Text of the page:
• Generic name of a drug is the name given to a drug before its official approval for use. It is assigned by the U.S. Adopted Name Council. This is the name used to describe the drug. There is one generic name for each drug and, because it is often used, it must be learned by all persons who administer drugs. For instance, a drug frequently administered before imaging procedures is parenteral diazepam. Diazepam is the generic name for Valium. The radiographer must be able to identify certain drugs by their trade name and their generic name.


  • A drug does not have the capacity to change cellular structure, but acts to either increase or decrease the rate and range of a normal or an abnormal physiologic process going on within the cells of the body. Drugs are absorbed, distributed, metabolized, and then excreted from the body. As this process takes place, the drug reaches a point at which it has its intended effect. This is called the onset of action. As it continues to be absorbed, the drug reaches its peak concentration level. This is the time during which the drug attains its maximum therapeutic response. This means that the drug is able to produce its most desired curative or remedial effect. The time during which the drug is in the body in an amount large enough to be therapeutic is called its duration of action. As the drug is excreted from the body, the concentration level subsides to a point at which there is little or no intended effect.

It is seldom possible for a health care practitioner to keep up with all new drugs that are marketed. Anyone who administers drugs must be able to obtain information concerning any drug from reliable sources before administering a drug with that is not familiar to the person administering it. Some reliable References are The American Hospital Formulary Service Drug Information, Drug Facts and Comparisons, Handbook of Nonprescription Drugs, Physician’s Desk Reference, and USP. All these References are updated yearly. The radiographer must learn where a reliable drug reference is available in the workplace and consult it as necessary.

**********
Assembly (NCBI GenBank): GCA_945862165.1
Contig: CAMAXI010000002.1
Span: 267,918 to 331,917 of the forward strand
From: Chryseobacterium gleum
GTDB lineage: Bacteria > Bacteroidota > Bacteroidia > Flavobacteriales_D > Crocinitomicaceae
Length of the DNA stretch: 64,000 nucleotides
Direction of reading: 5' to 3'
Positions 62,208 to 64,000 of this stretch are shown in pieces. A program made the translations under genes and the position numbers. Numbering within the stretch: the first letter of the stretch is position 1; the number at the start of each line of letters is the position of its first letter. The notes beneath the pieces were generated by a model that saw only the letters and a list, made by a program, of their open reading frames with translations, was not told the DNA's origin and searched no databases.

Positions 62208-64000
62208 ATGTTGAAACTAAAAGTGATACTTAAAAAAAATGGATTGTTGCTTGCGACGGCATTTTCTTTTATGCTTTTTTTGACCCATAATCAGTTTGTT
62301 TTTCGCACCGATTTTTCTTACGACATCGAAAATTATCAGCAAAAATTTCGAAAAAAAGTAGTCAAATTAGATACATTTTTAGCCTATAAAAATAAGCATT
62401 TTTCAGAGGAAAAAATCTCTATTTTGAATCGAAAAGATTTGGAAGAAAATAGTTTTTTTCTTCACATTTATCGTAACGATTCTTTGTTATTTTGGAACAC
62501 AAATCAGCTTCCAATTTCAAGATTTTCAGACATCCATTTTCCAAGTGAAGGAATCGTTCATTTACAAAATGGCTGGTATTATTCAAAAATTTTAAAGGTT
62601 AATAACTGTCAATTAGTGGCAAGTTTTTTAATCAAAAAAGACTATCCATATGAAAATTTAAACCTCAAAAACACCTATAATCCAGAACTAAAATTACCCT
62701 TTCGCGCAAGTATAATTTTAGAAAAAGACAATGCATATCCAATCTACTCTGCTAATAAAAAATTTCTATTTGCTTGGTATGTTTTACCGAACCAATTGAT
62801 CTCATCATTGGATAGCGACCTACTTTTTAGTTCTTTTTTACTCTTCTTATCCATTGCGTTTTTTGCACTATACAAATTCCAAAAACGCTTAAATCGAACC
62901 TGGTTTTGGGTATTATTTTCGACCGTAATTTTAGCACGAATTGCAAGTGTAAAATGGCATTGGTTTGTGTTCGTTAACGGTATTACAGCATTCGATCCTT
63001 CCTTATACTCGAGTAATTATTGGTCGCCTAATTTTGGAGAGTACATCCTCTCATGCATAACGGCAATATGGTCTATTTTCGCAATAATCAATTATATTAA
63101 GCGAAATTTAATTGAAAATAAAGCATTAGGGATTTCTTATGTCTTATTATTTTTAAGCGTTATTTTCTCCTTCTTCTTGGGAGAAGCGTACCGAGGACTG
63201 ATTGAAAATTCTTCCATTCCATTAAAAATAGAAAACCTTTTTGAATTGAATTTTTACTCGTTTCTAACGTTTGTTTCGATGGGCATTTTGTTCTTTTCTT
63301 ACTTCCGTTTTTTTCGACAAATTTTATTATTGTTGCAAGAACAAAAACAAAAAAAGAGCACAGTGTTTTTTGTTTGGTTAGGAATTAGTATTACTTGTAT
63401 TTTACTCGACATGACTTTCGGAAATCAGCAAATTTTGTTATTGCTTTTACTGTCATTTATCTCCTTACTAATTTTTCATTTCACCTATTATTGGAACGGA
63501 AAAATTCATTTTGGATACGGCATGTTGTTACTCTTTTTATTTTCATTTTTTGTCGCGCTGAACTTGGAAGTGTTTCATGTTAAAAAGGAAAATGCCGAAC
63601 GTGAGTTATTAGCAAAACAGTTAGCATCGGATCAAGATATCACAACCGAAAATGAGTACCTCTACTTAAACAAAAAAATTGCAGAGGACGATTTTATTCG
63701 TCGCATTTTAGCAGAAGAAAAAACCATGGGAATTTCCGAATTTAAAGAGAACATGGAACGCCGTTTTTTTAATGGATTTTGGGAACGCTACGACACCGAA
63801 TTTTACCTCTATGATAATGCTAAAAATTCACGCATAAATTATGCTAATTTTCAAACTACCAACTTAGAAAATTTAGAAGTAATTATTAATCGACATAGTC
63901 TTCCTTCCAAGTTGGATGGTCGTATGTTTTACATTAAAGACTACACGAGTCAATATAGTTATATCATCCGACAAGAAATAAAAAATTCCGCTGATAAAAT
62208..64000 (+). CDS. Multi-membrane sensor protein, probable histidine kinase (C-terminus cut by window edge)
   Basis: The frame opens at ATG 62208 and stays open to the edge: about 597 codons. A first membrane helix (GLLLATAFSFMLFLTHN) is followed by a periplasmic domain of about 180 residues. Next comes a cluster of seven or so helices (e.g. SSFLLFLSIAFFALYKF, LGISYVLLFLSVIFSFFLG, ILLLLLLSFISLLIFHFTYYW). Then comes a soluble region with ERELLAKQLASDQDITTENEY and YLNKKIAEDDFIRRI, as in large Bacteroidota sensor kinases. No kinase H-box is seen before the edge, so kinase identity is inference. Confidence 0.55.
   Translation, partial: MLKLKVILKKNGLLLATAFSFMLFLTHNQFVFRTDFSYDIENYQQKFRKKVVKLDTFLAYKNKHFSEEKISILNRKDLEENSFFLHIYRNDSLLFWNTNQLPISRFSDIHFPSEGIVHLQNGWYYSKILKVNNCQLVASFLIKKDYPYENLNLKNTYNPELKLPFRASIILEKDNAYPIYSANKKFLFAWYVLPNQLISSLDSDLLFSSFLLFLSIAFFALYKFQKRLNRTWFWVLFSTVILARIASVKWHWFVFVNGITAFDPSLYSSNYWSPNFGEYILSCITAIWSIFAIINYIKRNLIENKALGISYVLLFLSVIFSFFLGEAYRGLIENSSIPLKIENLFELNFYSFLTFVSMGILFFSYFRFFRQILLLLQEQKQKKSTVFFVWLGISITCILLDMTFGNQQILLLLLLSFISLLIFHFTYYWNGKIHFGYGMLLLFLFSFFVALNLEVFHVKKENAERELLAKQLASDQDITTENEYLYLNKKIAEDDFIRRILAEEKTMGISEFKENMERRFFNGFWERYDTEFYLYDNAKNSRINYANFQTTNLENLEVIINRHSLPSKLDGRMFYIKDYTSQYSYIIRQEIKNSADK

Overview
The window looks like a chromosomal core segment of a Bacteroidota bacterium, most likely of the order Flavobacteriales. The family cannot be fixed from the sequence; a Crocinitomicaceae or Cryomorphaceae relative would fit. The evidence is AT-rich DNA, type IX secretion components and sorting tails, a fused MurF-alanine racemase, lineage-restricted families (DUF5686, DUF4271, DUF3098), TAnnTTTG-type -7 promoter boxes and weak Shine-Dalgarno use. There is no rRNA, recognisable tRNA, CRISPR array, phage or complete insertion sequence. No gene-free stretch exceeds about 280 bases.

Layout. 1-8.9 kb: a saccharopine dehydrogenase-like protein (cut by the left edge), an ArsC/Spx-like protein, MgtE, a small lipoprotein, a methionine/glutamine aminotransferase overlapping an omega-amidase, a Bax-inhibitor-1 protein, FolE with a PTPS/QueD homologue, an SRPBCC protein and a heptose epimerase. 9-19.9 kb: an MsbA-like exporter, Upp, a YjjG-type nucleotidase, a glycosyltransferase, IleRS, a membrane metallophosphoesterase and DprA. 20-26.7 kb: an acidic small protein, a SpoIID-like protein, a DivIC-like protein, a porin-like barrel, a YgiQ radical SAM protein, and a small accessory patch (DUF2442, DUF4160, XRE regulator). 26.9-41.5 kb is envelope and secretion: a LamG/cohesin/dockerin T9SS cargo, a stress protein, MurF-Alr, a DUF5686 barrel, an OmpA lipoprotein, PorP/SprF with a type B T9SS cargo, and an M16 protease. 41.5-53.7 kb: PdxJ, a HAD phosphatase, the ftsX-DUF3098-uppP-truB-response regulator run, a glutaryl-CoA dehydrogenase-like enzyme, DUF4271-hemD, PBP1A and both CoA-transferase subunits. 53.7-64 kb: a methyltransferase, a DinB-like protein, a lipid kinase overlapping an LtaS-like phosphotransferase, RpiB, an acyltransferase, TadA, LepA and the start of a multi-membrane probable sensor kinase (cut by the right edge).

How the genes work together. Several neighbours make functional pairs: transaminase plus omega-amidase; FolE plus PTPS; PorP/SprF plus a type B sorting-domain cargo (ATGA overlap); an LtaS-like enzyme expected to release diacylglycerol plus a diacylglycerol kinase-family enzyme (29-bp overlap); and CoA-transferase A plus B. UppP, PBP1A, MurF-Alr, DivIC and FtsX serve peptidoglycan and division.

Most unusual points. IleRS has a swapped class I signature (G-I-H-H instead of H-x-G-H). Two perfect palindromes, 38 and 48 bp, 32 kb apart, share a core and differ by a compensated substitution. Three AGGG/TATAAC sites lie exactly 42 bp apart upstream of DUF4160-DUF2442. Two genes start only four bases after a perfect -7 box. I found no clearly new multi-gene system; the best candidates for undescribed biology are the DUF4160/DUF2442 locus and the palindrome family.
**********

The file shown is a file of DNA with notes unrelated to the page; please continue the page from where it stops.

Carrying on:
THE ACTION OF DRUGS WITHIN THE BODY

Drugs act in different ways in the body depending on their physical makeup. All drugs must be in liquid form to be absorbed. For this reason, drugs that are administered in solid or tablet form must go through a phase called the pharmaceutic phase before they can be absorbed. This means that the solid form of the drug must be broken down into tiny particles to be dissolved into the body fluids of the gastrointestinal (GI) tract. Enteric-coated tablets do not go through the pharmaceutic phase of absorption until they reach the small intestine where they are dissolved in an alkaline media. Drugs that are administered orally in liquid form or drugs that are administered parenterally do not go through this phase.


PHARMACOKINETICS

The processes that control absorption, distribution, metabolism, and excretion of drugs by the body are called pharmacokinetics. All persons process drugs differently depending on their age, nutritional status, ethnicity, existing physical condition, immune status, state of mind, gender, weight, environmental factors, and time of day.

A drug must be absorbed and taken through the bloodstream to its intended site in order to act. The amount of drug that actually reaches the systemic circulation becomes bioavailable or reaches a state of bioavailability. Drug absorption varies from person to person and depends on the absorptive surface available. An intended drug surface that is damaged or absent alters the length of time it takes a drug to reach its intended site.